Monday, 30 January 2012 13:41
January 30, 2012
The U.S. is facing a mounting crisis as more and more bridges are designated as structurally deficient, requiring a significant amount of maintenance work cash-strapped state governments cannot afford.
Bridges throughout the nation are falling into disrepair, having been constructed decades ago during a construction boom. The recession significantly hampered state and local government officials' ability to address such issues, and now the federal government is scrambling to ensure that critical repair work is done to affect bridges and roadways.
More than 18,000 bridges in the U.S. have been classified as fracture-critical bridges, an unwelcome designation that has prompted fears among engineers about the nation's increasingly dilapidated system of roadways. Perhaps more worryingly, some 8,000 bridges in the U.S. are "structurally deficient," according to data from the U.S. Federal Highway Administration.
There is some confusion among the general public about what, exactly, would spur engineers and other safety experts to question the structural integrity of thousands of U.S. bridges. Experts contend that there are myriad potential issues plaguing the nation's bridges, and that corrosion, wear-and-tear and old age are continuing to prompt questions about whether they are safe for traffic.
The burgeoning battle over the nation's bridges is evident in New York, where lawmakers have tussled over the Tappan Zee Bridge. The bridge connects Rockland and Westchester counties and more than 140,000 vehicles travel across it each day. However, it is listed as fracture-critical, meaning that the failure of one of the bridge's major components would essentially destroy the entire structure.
The Associated Press reports that New York Governor Andrew Cuomo has earmarked more than $5 billion to replace the bridge, but critics have questioned whether the state can actually secure such a hefty chunk of financing. The state hopes to construct a replacement bridge that would run alongside the current Tappan Zee, but lawmakers are unsure whether the project will begin as planned.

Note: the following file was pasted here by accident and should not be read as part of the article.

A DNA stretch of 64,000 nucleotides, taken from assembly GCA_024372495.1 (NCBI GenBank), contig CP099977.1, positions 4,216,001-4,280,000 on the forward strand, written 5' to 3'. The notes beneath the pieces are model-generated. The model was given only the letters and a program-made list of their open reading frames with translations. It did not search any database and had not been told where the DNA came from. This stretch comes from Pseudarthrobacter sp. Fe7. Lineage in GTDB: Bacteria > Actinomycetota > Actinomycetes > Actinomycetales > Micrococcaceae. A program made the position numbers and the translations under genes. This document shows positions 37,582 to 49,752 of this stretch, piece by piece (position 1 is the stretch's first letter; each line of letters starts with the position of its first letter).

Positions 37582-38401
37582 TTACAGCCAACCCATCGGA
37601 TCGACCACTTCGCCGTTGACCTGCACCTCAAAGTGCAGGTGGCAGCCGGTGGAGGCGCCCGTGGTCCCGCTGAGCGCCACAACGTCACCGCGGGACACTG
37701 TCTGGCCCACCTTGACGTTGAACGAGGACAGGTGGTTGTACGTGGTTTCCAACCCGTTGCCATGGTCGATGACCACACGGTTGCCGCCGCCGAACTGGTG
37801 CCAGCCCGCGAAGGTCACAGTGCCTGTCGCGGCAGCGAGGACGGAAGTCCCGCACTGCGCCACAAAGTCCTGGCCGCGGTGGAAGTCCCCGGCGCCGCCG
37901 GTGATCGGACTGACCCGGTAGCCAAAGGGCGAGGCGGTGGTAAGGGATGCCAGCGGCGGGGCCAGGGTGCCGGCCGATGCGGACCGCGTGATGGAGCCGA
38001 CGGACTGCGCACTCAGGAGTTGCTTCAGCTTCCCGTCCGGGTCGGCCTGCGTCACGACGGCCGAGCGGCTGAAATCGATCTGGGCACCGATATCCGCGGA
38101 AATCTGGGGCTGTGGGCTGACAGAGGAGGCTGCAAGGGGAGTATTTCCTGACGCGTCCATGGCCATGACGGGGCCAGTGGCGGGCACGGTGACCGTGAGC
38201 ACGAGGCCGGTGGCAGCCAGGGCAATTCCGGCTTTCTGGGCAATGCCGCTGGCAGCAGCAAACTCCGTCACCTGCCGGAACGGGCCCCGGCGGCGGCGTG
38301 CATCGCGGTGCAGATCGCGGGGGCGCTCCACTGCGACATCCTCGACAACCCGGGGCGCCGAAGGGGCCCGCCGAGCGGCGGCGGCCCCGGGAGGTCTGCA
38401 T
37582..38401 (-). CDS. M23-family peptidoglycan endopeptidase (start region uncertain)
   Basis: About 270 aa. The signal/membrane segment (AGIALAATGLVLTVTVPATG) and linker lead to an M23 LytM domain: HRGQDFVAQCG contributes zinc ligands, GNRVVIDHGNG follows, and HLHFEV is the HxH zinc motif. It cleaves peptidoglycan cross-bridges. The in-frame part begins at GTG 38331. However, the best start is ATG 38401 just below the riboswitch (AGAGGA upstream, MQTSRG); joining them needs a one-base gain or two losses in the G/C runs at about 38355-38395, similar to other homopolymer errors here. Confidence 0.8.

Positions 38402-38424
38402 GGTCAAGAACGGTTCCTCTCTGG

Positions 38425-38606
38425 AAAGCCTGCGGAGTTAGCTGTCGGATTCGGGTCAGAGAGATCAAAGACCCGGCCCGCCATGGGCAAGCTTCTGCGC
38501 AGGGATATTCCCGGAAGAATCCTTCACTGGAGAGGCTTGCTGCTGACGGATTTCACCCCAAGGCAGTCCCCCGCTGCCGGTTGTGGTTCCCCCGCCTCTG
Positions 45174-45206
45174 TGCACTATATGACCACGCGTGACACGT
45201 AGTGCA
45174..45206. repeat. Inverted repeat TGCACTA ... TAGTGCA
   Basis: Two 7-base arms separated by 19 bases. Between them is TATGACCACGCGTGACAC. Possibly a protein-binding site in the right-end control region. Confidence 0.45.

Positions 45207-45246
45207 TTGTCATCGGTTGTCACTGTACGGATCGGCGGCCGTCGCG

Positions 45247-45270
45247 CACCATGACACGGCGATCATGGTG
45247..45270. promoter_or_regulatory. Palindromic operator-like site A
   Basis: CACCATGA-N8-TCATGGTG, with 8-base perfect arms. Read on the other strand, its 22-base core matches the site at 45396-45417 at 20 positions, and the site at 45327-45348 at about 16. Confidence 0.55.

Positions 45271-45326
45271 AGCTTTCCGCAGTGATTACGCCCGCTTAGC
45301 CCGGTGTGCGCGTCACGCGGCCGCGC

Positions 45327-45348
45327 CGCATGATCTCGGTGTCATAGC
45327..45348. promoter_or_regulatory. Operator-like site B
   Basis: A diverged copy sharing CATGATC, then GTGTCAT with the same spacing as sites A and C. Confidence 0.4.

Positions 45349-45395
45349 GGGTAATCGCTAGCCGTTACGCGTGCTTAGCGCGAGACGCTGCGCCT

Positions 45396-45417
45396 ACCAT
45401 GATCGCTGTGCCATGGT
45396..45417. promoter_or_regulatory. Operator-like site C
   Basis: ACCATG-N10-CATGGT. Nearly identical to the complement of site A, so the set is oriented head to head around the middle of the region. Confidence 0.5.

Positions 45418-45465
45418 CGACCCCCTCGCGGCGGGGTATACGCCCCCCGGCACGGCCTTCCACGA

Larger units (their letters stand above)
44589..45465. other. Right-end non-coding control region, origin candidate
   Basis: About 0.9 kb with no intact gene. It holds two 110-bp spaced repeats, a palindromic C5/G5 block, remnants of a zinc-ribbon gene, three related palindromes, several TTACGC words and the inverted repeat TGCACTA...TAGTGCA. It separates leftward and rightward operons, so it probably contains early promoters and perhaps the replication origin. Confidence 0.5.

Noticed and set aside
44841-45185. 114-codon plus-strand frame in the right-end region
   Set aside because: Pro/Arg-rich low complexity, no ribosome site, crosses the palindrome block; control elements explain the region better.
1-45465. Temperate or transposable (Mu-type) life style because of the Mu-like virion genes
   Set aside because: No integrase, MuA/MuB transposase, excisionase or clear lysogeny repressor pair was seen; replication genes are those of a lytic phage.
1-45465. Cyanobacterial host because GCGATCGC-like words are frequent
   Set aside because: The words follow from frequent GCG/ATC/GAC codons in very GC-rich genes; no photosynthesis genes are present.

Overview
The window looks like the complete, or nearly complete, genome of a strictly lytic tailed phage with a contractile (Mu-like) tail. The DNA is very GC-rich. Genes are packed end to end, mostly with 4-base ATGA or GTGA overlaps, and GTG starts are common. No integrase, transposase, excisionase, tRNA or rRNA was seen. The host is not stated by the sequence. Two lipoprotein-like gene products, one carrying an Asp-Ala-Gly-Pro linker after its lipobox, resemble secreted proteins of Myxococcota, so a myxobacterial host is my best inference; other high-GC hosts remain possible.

University of Minnesota College of Design dean Thomas Fisher asserted that fracture-critical bridges require more intensive routine inspections. Unlike other kinds of structures, such bridges need to be routinely inspected by credentialed engineers who can assess whether any safety threats are looming.
"Fracture-critical bridges work fine if maintenance is perfect and everything goes as designed," he said. "But if you start to change anything, they become very fragile. Their fracture-critical nature means they don't give any warning at the point of collapse. It is sudden and catastrophic."
Perhaps one of the most famous instances of the devastating consequences of not properly inspecting a fracture-critical bridge is the fate of Minneapolis' I-35 bridge, which collapsed in August 2007. Thirteen people died during the incident, while another 145 were injured, according to Bloomberg.
Many of the nation's fracture-critical bridges were constructed in the 1960s and 1970s, and some are nearing the end of their projected lifespan. American Society of Civil Engineers president Andrew Hermann said that the average fracture-critical bridge could function optimally for roughly 50 years.
"These bridges have an amazing safety record to this point, but they are getting old and have to be watched," he warned.
However, many state governments are struggling to keep up with regular maintenance and safety inspections. With tax revenue depleted, they have little available funding to pay for the inspections of bridges rated as structurally deficient. The American Association of State Highway and Transportation Officials states that such structures need "significant maintenance and repair to remain in service and eventual rehabilitation or replacement to address the deficiencies."
Fracture-critical bridges must be inspected more often than highway bridges, but they are also more costly than other kinds of assessments.